From an industry standpoint, FPSC is “healthy,” Lachica notes. Growth projections for the solar power industry, despite having been flattened a bit, remain in the rosy double digits at 30%.

“That’s why from our standpoint, we’re still bullish about pursuing projects, we’re still bullish about expanding because the demand is there. Plus, you have President Obama in the United States giving the solar industry a shot in the arm by extending the income tax credits.”

Leveraging on its partnership with SunPower, Lachica hopes to build FPSC up into the biggest, if not the only local Filipino solar company. The strategy is to branch out higher into the value chain to solar panel assembly and installation. Also in the pipeline is an overseas venture, specifically in Malaysia; SunPower is expected to increase its demand for silicon wafers for its soon-to-rise 1.2-gigawatt facility.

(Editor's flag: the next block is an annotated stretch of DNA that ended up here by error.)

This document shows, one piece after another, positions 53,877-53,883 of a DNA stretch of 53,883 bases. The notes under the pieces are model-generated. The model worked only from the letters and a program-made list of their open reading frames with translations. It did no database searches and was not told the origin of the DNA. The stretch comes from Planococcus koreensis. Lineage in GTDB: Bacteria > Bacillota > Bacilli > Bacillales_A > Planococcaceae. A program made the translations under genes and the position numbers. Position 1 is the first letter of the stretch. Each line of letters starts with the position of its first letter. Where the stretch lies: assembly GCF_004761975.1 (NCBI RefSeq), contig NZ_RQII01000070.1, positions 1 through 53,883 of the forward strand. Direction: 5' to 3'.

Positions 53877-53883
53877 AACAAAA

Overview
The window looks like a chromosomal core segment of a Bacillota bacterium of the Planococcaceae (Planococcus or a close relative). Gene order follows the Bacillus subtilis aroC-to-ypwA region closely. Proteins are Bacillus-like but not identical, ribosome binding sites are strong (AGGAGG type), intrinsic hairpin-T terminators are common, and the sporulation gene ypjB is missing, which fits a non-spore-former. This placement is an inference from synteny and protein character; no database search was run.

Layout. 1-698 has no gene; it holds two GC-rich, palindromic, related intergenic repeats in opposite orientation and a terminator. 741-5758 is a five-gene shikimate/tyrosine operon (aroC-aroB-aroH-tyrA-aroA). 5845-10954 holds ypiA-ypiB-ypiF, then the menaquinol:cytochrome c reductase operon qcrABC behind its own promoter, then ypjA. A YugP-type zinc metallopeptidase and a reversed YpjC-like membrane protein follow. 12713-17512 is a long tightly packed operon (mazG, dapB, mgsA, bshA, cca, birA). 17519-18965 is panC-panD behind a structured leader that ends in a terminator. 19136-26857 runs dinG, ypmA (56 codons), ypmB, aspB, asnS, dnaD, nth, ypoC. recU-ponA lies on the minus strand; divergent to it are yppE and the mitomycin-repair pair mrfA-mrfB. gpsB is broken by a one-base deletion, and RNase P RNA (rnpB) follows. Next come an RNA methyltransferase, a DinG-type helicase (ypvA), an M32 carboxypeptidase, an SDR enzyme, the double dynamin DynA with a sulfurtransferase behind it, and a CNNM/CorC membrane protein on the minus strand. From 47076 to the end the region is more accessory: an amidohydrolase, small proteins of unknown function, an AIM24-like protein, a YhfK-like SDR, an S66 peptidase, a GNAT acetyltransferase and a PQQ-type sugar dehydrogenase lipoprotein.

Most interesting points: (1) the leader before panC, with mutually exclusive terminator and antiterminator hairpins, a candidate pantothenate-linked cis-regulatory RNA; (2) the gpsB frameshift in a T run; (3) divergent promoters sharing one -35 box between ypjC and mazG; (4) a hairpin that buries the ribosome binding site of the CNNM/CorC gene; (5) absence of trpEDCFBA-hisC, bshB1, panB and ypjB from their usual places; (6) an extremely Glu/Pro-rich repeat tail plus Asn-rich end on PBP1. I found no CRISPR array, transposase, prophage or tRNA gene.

“The name of the game in the solar business is lowering the cost per watt,” Lachica sums up. “To achieve grid parity, the price has to go down to 20 cents per kilowatt-hour. Right now, it’s probably at 30-plus cents. The projection is by 2013, we will have accomplished that. But what’s in the horizon, we want to build up FPSC to full capacity, we want to set up our Malaysia operations, we want to find other customers.”

Clockwise from top left: Lopez Group chairman Oscar M. Lopez (2nd from right), assisted by First Philec president Arthur de Guia, FPSC GM Chito Angco and FPSC president Dan Lachica, delivers FPSC’s first wafer shipment to SunPower VP Greg Reichow on June 18, 2008; The debonding station; At the groundbreaking ceremony on January 21, 2008; The FPSC building at the FPIP, Batangas; The employees bond during a wellness activity; and automated wafer cleaners.